How famous were the Famous Five?

My thanks to Nikesh Shukla for the tweet that unknowingly prompted this pleasant and super nerdly distraction from my thesis …

  • The Famous Five are Julian, Dick, Anne, George and Timmy the Dog. humans and dog. For the purposes of this post, we’ll discount Timmy (as much as it pains me) and thus work with individuals.
  • With their respectively privileged circumstances, let’s say everyone has a fairly high life expectancy where they all hit seventy eight or so and thus meet approximately 80,000 people each.
  • (There are other numbers around, but this is based on each of them interacting with 3 new people a day. Which is a big and ambitious number, but I imagine, something that socially thrusting and somewhat irritating Blytonian characters are more than capable of. “Here’s your paper Miss.” “DID I TELL YOU ABOUT THAT TIME ON KIRRIN ISLAND?”)
  • 80,000 people x 4 gobby souls =  320,000 individuals met in total. 
  • The books were published between 1942 and 1962.
  • UK’s population in 1942 = 48 million (ish)
  • UK’s population in 1962 = 55 million (ish)
  • So let’s, roughly, say an average population of 52 million (yes, roughly, I know, shut up, this is the most maths I’ve done in years…).
  • And that through their life the Famous Five meet approximately 320,000 people
  • We can therefore conclude that the Famous Five are Famous for almost 1% of the population of the UK.
  • So not very famous.
  • Ta-dah.

 

(Thank you to the lovely @yayeahyeah for helping me check my maths! I am no mathematician … can you tell?!)

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Happy birthday Enid Blyton!

Enid Blyton was born on this day in 1897. Happy birthday Enid!

I’ve become increasingly fascinated by Blyton the more I’ve worked on the second chapter of my thesis. I’m considering the changing relationship of children’s literature with landscape; the Arcadian idyll of the Victorian period shifting through to the movements of the post-war period where boundaries were able to be transgressed and challenged … and Enid forms a big part of this discussion.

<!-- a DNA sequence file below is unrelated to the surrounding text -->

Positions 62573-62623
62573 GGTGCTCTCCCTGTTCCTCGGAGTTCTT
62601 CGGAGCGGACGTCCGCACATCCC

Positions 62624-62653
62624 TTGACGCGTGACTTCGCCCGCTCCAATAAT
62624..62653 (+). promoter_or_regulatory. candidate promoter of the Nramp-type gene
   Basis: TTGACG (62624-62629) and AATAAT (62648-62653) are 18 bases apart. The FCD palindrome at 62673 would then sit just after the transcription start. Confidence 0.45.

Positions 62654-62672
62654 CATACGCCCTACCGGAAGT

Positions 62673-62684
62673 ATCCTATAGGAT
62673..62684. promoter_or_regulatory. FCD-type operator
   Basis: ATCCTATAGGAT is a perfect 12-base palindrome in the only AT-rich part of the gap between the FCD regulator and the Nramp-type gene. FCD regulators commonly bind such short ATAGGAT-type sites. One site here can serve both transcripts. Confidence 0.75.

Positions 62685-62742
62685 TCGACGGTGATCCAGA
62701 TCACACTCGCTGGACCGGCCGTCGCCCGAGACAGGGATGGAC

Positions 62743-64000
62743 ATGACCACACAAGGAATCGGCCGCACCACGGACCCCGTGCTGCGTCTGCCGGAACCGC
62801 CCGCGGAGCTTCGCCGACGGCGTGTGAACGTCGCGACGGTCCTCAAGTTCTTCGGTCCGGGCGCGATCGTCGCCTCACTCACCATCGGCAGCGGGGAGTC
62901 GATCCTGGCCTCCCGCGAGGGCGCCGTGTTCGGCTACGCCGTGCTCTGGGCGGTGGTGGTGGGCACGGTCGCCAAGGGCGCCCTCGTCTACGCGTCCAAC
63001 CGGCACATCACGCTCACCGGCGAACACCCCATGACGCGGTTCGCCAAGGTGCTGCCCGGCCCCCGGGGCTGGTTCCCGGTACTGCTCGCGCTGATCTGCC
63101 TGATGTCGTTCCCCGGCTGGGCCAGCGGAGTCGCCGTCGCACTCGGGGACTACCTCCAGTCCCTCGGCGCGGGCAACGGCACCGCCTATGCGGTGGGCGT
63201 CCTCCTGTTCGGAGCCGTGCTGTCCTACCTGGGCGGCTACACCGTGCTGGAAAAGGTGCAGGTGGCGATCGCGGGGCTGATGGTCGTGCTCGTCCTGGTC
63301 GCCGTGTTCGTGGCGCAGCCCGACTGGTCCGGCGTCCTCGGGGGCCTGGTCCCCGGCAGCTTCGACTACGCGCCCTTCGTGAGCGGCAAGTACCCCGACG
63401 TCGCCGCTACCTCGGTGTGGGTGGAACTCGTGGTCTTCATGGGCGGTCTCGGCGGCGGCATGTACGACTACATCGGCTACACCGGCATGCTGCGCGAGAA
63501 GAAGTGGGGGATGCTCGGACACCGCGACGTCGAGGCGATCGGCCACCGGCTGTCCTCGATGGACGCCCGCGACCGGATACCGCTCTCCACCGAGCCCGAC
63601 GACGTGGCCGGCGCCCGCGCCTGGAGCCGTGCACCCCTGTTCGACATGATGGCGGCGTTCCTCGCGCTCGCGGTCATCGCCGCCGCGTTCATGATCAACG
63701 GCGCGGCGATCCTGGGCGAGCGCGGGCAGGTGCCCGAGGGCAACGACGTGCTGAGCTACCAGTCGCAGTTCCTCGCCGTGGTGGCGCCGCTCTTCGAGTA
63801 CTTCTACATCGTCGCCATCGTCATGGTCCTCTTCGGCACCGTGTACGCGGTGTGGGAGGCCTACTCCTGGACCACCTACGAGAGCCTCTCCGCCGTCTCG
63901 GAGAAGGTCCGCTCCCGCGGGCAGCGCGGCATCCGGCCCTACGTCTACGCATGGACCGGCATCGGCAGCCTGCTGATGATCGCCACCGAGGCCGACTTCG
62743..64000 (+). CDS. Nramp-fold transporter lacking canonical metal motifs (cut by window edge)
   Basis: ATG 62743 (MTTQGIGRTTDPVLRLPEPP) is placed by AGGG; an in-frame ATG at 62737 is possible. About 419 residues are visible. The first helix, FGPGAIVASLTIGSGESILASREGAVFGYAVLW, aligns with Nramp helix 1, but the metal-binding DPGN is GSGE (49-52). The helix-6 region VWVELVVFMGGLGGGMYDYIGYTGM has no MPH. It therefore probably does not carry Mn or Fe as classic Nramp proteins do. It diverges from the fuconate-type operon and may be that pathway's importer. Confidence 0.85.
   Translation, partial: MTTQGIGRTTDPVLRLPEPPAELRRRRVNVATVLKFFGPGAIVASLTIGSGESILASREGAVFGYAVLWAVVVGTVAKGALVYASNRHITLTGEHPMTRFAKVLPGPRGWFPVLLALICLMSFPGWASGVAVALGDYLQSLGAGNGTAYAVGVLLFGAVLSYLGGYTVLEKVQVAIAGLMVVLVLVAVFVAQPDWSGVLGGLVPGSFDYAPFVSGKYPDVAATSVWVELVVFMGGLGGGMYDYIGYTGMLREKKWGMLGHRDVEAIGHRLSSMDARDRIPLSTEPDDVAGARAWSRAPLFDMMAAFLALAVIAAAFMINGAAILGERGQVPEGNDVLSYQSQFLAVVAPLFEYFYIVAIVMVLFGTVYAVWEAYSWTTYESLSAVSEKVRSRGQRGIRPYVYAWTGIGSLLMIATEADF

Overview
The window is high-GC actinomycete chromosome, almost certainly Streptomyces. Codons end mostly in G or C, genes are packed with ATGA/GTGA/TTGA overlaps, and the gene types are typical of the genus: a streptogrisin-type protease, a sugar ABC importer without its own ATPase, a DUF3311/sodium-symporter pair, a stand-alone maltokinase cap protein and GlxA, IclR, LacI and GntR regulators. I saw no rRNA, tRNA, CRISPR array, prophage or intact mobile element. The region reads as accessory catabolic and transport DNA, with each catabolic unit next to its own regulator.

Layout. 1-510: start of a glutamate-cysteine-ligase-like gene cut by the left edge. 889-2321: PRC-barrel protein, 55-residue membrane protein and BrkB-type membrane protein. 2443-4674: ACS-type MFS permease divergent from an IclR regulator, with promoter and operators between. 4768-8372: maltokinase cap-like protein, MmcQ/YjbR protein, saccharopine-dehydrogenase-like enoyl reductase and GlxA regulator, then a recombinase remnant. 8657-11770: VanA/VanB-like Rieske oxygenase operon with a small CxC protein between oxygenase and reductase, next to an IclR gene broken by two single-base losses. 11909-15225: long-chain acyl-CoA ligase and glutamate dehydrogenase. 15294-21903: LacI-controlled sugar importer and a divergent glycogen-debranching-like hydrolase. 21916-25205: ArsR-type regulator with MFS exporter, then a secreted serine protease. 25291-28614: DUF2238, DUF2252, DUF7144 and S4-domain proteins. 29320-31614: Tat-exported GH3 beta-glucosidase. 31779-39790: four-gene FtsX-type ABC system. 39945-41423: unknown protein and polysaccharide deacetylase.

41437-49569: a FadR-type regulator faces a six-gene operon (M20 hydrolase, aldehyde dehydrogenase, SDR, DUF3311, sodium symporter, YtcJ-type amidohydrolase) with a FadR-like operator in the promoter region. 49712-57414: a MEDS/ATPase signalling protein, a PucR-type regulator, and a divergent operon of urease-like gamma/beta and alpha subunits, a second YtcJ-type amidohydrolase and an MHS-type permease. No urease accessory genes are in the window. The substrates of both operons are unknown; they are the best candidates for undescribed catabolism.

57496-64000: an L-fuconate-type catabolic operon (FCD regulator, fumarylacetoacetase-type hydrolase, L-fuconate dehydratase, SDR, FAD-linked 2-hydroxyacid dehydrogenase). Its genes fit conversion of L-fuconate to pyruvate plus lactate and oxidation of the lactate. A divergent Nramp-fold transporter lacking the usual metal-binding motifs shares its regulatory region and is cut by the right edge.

The more I’ve worked on Malory Towers and St Clare’s, the more I’ve become convinced that Blyton’s texts work in a unique liminality; they talk back to the patriarchal dominance of the age but also, quite subversively, present alternative modes of female existence. Choice, really. And that’s quite the thing to find in an author who is, so often, read as a bastion of gendered problematics. I’m not denying the existence of these problematics but rather asking us to read beyond them in a way…

So happy birthday Enid and, in a slightly Pythonesque manner, here’s a list of facts and other things …

  • Enid Blyton is the fourth most translated author in the world. The three authors above her? Agatha Christie, Jules Verne and William Shakespeare. (Unesco, 2015).
  • Enid Blyton had 762 books published. Just. Let. That. Sink. In.
  • I suspect popular children’s fiction would be in a very different state today were it not for Blyton. You know those Daisy Meadows books? And similar? Consider what they’d be without the nature of Blyton and the way she showed the voracious appetites of what readers could be….
  • She gave us the Malory Towers swimming pool. Still possibly the best swimming pool in the entirety of children’s fiction. And yes, this is niche, but I’m willing to argue at length about this.
  • The house she once lived in is fabulously surreal.
  • She wrote the weirdest, cagiest, and possibly best author autobiography I’ve ever read.
  • She gave us Anne; one of the most complex and misunderstood female characters ever.
  • She practically defined the idea of ferociously readable writing. Yes, this may have come at the expense of a myriad of other factors, but the woman could write. I don’t think I know of a more determined writer.
  • She wrote some of the most definitive school stories out there. The St Clare’s and Malory Towers books are woefully undercritiqued and yet, there they are, immensely and perpetually popular and also subtly promoting a whole host of diverse representations of girlhood.
  • Ginger beer. Never had some. Not sure I want to, because I think it might ruin the mystique…

 

So here’s to you Enid, and your crazy, readable ways. You’re not the most run of the mill person, nor are you infallible, and I’m fairly sure I will never write a sentence about you that doesn’t involve the word ‘complicated’, but I am very sure that you are unique. Happy birthday!

Works cited:-